Although Groenewald declined the offer, his words affected Brügger’s perception of the situation. ‘He said he had never heard of SAIMR, which was very bizarre,’ explains the director. ‘He had been the head of military intelligence. He had to know. That actually gave us even more determination to find the truth.’

The Hotel Memling in Kinshasa, capital of the Democratic Republic of the Congo, is a relic of colonial times and was one of Maxwell’s haunts in his SAIMR days. Catering to foreign visitors, it retains a kind of faded glamour. From a room there, Brügger provides the film’s narration clad in spotless whites, standing in for Maxwell, the man he has pursued relentlessly for so many years. He dictates the action of Cold Case Hammarskjöld to Clarinah Mfengo and Saphir Wenzi Mabanza, a pair of incredulous local women. They are there to record his words on a vintage manual typewriter and act as a sort of Greek chorus.

‘Early on it dawned on me that this film would have to be narration-heavy,’ Brügger explains. ‘I was looking for a device that would make it more entertaining. It also dawned on me that I was potentially working on a film without any women or Black Africans. That led me to the idea of the secretaries. My thinking was that they could represent the audience, so I told them that if they had any questions, to please speak up. And they asked brilliant questions.

‘I also thought it would be a unique and effective way of visualising colonialism and racial relations in Africa,’ he adds. ‘I dressed in white primarily because our villain only wore white, but also, in a strange way, white is the colour of power in this story, so it accentuates the interracial relationship in a powerful cinematic effect.’

As he constructed his narrative, Brügger realised he was making a true crime, Cold War-era spy thriller. ‘So I used the tropes of the genre to build my story. Having difficulties at first and having leads go cold is good for the narrative. If everything is perfectly clear from the beginning, that’s not interesting. And that is the way it played out in reality. We did have a lot of difficulties for a while and hit a lot of dead ends, resulting in at least one fairly expensive wild-goose chase.’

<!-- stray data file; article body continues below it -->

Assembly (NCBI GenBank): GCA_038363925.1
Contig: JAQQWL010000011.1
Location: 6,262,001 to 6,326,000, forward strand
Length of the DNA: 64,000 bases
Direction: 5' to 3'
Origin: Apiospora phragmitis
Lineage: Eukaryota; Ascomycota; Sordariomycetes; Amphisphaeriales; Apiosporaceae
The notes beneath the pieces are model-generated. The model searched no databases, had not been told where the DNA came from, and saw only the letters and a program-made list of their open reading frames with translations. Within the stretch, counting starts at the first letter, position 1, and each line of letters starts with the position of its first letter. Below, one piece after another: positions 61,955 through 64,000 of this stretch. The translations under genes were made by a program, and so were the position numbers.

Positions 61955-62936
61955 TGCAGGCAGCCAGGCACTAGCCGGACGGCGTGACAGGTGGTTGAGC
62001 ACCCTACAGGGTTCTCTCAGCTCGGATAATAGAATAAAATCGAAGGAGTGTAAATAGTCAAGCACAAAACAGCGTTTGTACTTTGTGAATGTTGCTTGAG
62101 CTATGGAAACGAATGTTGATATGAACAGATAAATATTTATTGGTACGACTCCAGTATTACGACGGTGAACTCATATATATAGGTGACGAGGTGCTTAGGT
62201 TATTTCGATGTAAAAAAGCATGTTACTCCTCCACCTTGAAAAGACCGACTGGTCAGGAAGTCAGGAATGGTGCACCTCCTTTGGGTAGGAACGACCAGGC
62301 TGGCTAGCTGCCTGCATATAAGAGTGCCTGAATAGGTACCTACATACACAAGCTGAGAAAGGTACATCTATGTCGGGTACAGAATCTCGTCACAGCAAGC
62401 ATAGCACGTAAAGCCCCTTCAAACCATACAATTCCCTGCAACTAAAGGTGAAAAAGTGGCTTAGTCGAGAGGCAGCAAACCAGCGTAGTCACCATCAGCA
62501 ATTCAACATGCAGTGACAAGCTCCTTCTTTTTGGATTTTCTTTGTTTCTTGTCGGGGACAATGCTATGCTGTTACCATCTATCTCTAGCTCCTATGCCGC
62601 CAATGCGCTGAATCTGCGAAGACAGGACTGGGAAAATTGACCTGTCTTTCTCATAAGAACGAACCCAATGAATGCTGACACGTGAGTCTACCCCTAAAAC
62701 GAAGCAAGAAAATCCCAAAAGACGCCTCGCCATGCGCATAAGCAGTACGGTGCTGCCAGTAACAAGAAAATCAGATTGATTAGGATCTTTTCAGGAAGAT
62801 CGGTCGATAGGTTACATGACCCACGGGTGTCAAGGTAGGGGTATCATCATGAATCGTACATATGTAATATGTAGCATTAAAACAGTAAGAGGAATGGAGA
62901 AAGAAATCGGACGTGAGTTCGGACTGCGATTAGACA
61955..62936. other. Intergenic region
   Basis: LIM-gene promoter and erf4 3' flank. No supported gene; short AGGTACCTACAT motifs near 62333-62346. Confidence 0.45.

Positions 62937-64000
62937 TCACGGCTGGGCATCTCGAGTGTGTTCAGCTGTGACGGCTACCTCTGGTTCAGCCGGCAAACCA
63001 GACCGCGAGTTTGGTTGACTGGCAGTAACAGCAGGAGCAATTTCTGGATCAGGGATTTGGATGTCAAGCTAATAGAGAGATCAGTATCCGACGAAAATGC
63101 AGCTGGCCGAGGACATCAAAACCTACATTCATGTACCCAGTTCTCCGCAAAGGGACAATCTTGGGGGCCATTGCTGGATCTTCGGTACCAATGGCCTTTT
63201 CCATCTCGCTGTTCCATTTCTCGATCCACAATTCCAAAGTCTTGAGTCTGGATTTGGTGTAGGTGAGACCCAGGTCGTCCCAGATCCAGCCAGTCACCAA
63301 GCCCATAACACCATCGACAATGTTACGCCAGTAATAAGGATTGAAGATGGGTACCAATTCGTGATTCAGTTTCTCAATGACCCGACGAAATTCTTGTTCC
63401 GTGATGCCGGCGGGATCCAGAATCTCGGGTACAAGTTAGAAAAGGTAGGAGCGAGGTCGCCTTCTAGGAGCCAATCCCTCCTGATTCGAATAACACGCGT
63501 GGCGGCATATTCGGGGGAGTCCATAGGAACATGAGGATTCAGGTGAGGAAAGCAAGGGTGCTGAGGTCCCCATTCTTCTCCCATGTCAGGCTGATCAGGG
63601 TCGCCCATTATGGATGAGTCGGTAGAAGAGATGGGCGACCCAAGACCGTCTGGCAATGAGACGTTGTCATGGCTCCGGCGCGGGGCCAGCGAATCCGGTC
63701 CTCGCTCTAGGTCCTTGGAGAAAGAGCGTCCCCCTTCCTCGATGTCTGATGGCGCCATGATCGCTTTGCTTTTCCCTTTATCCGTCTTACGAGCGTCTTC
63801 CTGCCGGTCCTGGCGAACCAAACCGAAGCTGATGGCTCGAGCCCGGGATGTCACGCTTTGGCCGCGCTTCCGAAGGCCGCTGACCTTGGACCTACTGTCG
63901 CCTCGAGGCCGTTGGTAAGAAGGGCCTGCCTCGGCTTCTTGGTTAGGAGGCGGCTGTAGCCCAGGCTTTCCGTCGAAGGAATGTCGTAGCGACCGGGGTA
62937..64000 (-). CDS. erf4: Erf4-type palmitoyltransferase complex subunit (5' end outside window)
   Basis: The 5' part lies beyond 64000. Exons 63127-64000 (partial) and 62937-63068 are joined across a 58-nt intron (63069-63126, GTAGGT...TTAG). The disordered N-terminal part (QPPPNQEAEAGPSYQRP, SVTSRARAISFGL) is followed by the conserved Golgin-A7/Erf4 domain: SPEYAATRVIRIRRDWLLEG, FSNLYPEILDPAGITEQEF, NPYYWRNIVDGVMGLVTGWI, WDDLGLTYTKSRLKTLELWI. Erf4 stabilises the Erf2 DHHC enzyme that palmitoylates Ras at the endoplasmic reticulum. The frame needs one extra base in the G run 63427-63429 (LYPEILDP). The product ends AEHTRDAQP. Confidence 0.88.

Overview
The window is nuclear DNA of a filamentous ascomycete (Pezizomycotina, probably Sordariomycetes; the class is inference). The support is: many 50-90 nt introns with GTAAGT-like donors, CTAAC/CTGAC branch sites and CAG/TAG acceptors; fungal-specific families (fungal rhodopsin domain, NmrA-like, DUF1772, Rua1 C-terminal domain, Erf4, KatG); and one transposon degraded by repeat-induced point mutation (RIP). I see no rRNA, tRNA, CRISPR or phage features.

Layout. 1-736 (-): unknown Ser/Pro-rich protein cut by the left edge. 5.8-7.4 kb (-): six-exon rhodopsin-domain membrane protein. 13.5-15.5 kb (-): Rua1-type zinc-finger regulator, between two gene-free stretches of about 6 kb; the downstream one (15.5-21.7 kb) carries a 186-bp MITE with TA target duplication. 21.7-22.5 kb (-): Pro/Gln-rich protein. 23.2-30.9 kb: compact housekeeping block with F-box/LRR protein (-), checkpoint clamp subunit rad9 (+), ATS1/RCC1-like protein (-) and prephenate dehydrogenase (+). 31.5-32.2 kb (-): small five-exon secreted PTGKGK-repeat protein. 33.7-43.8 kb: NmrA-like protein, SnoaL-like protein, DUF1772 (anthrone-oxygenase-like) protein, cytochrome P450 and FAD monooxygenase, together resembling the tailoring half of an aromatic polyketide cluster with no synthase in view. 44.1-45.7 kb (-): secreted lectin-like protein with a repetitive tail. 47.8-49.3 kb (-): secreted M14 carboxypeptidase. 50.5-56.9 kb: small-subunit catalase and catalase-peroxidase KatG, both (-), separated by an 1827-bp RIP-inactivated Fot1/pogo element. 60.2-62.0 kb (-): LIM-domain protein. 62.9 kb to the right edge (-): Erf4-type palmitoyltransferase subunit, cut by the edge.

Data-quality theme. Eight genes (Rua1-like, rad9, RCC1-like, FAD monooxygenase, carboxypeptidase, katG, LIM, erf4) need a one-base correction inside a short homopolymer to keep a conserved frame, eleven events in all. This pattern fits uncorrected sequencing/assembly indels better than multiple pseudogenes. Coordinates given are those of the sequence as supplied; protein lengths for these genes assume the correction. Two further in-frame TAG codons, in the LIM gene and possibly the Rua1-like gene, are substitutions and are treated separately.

Brügger and Björkdahl uncovered a wealth of circumstantial evidence, but the ultimate smoking gun still eludes them, says Brügger. As Björkdahl continues to follow additional leads and track down more witnesses, the U.N. has initiated a new investigation into Hammarskjöld’s death. The report, expected to come out in July 2019, will include evidence that Brügger and Björkdahl have submitted. ‘If we can contribute anything to that I will be very happy,’ says the filmmaker.

When asked if he believes SAIMR is still in operation, Brügger shrugs. ‘I have no sense that it is still active,’ he says. ‘We do manage to establish that SAIMR was very real. I believe it shut down with the fall of the apartheid regime. But that could be something SAIMR wants us to believe. It was a weird outfit, like a cross between Hezbollah and Scientology. Perhaps there is a successor out there. Some of what we discovered we know is very real. But some of it is very difficult to prove.’
Production notes

Directed by: Mads Brügger
Production Companies: Wingman Media, Piraya Film, Laika Film & Television
In co-production with: Associate Directors DR, SVT, Bertha Foundation, Doc Society Film i Väst, BBC Storyville, RTBF, GEO Television
Produced with the support of: Danish Film Institute, Nordisk Film & TV Fond, Eurimages, Norsk filminstitutt, Svenska Filminstitutet, Fritt Ord, Filmkraft Rogaland, Flanders Audiovisual Fund (VAF), Flanders Film Funding, Belgian Tax Shelter, Hinterland
Produced by: Peter Engel, Bjarte Mørner Tveit, Andreas Rocksén
Written by: Mads Brügger
Director of Photography: Tore Vollan
Editor: Nicolás Nørgaard Staffolani
Music: Kaada
Sound Design & Mix: Senjan Jansen

Mads Brügger
Clarinah Mfengu
Saphir Wenzi Mabanza
Göran Björkdahl
Hilding Björkdahl
Margareth Ngulube
Custon Chipoya
Abraham Kunda
Jacob Phiri
John Ngongo
Salomon Mwanza
Safeli Mulenga
Teresa Kankasa
Neddy Banda
Walter Mutukwa
Charles Southall
Norman Kenward
Jan Beuckels
Fons Feayerts
Lydia Sterkendries
Richard Goldstone
Hans Corell
De Wet Potgieter
Diane Maxwell
Ibrahim Karolia
Claude Newbury
René Goor
Tienie Groenewald
Henrik Larsen
Kerryn Macauley
Pierre Coppens
Marion Van Risseghem
Simon Hunt
Clive Jansen Van Vuuren
Robert Cedars Alexander Jones
Karl Feil
Julian Ogilvie Thompson

Denmark/Norway/Sweden/Belgium/UK/Germany 2019
128 mins

African Odysseys: Cold Case Hammarskjöld + discussion
Sat 9 Apr 14:00
Art in the Making: The Architecture of Frank Lloyd Wright + intro by Adrian Steel, Director of Collections and Programmes at RIBA
Tue 12 Apr 18:15
Experimenta: Illuminating the Wilderness + discussion with artists and makers from Project Art Works
Tue 26 Apr 18:15
Terror Vision: The Funhouse
Thu 28 Apr 21:00
BUG 62
Fri 29 Apr 20:45; Thu 5 May 20:45; Fri 6 May 20:45